Difficult market conditions hit demand as Greece completes bond sale

Difficult market conditions hit demand as Greece completes bond sale


By Lefteris Yallouros – Athens

Greece’s second bond sale in four months missed a set target of EUR 3 billion by half, as demand for riskier eurozone debt was hit Thursday due to growing financial concerns about the health of the parent company of Portugal’s largest bank, Espírito Santo.

A Greek Finance Ministry statement said that offers for the bond reached €3 billion ($4 billion), of which €1.5 billion were accepted. The bond will yield 3.5%.

“Despite the exceptionally negative climate that was created yesterday and today in international markets, and particularly in the markets of the periphery, Greece raised €1.5 billion from the total,” the statement reads.

Spain’s Banco Popular, decided to postpone bond issues on Thursday fearing the reaction of investors.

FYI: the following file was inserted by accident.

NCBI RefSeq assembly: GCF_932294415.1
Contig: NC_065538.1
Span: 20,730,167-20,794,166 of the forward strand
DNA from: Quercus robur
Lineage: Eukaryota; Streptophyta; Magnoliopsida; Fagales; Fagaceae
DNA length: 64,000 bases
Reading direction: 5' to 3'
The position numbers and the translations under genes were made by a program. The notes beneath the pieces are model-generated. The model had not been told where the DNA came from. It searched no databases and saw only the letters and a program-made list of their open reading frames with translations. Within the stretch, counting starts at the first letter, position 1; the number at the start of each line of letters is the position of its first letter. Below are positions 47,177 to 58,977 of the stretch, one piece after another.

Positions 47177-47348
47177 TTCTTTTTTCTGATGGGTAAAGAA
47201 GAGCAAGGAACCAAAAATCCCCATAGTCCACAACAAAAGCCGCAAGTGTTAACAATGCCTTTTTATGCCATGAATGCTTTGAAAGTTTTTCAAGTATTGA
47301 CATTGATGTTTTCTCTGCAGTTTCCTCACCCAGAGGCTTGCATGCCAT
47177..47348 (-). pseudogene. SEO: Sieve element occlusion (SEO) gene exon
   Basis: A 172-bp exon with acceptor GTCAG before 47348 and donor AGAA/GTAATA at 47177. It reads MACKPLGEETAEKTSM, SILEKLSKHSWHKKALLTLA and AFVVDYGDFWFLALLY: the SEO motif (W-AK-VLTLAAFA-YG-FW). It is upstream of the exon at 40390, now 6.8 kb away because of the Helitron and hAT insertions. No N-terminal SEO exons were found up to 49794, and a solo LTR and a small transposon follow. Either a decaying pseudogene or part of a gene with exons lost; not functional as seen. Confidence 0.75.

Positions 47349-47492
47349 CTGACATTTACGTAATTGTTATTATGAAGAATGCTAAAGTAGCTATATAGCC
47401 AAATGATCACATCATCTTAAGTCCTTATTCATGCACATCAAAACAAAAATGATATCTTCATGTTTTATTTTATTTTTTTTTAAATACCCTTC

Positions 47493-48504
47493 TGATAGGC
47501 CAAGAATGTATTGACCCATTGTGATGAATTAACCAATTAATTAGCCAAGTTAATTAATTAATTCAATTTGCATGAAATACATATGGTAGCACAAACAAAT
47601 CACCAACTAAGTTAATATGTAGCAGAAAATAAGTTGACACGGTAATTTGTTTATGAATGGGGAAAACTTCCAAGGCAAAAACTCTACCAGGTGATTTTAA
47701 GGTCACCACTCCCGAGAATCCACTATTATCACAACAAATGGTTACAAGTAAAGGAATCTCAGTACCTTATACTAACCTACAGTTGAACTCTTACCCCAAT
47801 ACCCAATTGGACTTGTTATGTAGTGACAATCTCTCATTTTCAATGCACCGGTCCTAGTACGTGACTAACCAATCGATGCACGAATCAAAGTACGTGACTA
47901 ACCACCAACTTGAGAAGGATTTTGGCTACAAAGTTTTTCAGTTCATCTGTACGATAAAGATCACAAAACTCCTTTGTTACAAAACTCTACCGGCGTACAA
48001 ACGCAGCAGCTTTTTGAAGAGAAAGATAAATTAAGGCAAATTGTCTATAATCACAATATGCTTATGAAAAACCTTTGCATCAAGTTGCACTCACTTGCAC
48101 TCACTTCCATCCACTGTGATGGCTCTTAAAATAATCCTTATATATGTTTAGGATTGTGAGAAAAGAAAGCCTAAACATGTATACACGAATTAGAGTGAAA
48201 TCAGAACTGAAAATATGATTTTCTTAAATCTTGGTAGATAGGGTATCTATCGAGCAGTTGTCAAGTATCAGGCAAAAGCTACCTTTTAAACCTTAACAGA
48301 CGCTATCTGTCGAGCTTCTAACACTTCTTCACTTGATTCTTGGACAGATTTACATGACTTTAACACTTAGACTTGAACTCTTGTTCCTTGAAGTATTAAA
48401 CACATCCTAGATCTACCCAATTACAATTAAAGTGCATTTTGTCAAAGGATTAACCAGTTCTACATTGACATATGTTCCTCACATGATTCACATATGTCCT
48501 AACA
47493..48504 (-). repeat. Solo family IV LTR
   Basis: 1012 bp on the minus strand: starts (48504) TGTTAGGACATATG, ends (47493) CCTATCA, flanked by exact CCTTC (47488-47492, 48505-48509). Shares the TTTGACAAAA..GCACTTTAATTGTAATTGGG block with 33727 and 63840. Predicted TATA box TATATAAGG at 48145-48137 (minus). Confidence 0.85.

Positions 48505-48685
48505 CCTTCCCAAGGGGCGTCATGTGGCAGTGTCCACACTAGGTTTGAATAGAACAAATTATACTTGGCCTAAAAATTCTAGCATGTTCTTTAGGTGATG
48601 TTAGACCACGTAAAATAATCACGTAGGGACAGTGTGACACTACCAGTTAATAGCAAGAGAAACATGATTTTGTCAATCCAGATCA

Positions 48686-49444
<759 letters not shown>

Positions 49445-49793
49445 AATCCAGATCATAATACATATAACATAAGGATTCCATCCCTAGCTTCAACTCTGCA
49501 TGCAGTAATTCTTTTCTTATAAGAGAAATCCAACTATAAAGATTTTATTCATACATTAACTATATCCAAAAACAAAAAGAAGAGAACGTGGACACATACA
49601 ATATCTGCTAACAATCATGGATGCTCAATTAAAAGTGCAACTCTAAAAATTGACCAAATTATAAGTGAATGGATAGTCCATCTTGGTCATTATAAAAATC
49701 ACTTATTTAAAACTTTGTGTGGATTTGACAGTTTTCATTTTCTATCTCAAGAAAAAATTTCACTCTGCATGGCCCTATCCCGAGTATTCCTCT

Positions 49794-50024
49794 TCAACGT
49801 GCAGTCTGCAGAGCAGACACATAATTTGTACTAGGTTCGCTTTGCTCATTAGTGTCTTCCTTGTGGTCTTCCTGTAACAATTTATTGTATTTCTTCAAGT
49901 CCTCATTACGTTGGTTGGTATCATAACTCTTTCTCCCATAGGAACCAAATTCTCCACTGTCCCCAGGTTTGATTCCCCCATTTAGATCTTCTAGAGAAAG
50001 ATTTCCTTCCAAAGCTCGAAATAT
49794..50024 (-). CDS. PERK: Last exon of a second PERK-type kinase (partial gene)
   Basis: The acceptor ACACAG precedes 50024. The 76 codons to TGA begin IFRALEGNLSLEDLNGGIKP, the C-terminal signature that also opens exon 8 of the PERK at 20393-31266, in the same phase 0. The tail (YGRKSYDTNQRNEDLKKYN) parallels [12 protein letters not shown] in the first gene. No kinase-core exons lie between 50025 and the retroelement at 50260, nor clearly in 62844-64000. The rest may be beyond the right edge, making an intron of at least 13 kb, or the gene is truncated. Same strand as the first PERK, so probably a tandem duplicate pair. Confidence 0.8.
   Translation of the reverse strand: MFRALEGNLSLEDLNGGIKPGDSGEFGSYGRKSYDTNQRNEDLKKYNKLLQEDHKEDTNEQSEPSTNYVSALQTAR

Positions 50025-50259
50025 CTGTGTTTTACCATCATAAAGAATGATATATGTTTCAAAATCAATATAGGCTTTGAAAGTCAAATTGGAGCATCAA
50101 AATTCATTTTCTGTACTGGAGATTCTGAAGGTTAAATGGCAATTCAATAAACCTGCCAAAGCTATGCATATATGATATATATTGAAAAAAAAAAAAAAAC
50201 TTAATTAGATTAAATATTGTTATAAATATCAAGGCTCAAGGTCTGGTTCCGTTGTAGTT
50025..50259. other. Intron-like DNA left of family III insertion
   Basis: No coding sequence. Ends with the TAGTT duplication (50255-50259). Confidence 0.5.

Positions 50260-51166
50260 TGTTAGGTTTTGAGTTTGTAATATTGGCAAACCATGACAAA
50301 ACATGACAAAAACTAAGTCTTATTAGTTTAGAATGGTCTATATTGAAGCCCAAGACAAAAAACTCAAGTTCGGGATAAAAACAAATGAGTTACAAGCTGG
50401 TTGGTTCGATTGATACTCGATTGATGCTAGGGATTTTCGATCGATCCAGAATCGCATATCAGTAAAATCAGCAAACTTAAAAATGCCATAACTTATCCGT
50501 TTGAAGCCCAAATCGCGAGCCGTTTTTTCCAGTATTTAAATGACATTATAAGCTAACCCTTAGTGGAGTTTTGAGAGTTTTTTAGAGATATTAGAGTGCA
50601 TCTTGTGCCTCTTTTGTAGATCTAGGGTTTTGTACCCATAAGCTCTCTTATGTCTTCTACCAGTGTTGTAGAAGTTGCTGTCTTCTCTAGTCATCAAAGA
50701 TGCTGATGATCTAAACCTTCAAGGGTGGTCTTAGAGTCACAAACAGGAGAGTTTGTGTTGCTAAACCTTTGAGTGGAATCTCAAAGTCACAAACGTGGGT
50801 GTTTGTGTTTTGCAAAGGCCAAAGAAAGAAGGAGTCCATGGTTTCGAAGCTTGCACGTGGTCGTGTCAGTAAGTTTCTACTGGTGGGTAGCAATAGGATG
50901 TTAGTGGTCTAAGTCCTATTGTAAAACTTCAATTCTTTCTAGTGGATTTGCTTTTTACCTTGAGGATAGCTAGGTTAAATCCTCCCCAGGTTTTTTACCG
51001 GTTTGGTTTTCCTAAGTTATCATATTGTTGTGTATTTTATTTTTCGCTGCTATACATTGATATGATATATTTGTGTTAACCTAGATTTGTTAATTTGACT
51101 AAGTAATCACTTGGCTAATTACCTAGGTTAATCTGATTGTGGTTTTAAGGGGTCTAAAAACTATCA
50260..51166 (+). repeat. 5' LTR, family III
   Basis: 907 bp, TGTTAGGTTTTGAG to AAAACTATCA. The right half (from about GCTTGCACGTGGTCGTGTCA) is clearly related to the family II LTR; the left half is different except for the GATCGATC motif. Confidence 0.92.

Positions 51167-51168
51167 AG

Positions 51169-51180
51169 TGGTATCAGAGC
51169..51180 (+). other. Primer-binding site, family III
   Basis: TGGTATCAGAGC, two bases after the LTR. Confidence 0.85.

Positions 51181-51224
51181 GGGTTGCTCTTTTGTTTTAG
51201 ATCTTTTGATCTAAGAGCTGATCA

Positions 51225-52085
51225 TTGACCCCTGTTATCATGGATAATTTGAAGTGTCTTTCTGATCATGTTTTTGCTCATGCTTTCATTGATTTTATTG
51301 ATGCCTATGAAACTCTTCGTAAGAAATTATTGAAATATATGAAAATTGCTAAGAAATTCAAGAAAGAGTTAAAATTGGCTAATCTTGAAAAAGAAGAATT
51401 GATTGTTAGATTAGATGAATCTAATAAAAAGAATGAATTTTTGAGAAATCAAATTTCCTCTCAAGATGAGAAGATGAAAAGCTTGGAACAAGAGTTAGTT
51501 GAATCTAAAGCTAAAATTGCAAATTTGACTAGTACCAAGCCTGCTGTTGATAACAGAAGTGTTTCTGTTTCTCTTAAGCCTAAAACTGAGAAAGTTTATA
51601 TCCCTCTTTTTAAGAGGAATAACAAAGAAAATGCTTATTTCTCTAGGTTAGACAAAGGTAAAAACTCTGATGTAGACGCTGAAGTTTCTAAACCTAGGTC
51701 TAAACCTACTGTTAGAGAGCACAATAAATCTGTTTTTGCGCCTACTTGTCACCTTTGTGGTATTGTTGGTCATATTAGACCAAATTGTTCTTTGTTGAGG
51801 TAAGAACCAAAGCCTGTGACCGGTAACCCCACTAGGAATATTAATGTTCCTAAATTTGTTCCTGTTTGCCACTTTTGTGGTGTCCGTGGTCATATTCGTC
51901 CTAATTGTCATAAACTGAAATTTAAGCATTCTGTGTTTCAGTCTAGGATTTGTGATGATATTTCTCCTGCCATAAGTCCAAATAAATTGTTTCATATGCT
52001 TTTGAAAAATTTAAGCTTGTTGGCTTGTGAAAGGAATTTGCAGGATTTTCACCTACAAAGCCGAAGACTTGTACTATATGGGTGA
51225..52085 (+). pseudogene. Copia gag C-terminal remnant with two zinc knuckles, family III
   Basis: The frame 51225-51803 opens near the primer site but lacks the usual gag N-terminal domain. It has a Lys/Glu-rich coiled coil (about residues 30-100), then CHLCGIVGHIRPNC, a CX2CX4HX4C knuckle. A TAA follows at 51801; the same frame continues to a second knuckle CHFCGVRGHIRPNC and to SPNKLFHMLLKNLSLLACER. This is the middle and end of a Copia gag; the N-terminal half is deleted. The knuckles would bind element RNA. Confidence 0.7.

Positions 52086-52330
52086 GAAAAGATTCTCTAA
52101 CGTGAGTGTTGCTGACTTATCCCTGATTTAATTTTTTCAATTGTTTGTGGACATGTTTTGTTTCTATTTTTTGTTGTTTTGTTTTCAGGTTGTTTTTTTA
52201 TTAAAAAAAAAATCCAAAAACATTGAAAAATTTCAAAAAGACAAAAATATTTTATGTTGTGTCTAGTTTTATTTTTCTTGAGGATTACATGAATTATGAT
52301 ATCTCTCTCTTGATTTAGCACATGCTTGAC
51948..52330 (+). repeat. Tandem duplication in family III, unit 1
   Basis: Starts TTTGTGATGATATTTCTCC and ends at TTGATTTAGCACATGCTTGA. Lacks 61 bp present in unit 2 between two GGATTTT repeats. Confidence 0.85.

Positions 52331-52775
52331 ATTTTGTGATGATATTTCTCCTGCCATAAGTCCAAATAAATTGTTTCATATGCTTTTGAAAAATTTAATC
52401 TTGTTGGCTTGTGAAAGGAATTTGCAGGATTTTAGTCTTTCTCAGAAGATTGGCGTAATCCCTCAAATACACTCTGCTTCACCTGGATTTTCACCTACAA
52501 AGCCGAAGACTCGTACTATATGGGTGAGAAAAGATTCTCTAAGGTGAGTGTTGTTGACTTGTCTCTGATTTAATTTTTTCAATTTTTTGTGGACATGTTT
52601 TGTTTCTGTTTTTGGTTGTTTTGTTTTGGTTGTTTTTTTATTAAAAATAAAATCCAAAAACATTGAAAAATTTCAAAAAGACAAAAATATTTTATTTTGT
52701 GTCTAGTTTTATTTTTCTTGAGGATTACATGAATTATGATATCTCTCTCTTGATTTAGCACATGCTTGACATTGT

Greek Finance ministry officials appear pleased that the bond sale went ahead, considering it a success that will allow the government to open another book for the three-year bonds in the near future.

Speaking at a conference organized by The Economist in Athens on Thursday, Prime Minister Antonis Samaras said on of the government’s next objectives now is to ensure the long – term viability of the Greek sovereign debt. “We are very close (…) we have achieved this by hitting targets and will make sure of it by the end of the year without new bailouts, memoranda, or fresh austerity” Samaras said.

Meanwhile, Thursday marked the first meeting in Athens between troika auditors and Finance minister Gikas Hardouvelis. According to reports in the Greek press, the inspectors flatly denied Hardouvelis any room to maneuver in terms of lowering taxes. The troika reportedly expressed concern about recent calls by ministers for tax cuts and urged the Greek government to deliver agreed reforms.

Despite initial indication that this assessment by the troika will be quick (7-10 days) leaving more critical issues to be revisited in the Autumn, the first warnings were delivered on the very first day that Greece’s lenders are not prepared to allow an overhaul of the country’s adjustment program. Given the difficulties in Thursday’s bond sale, Greece was reminded of the difficult road that still lies ahead in its economic recovery effort.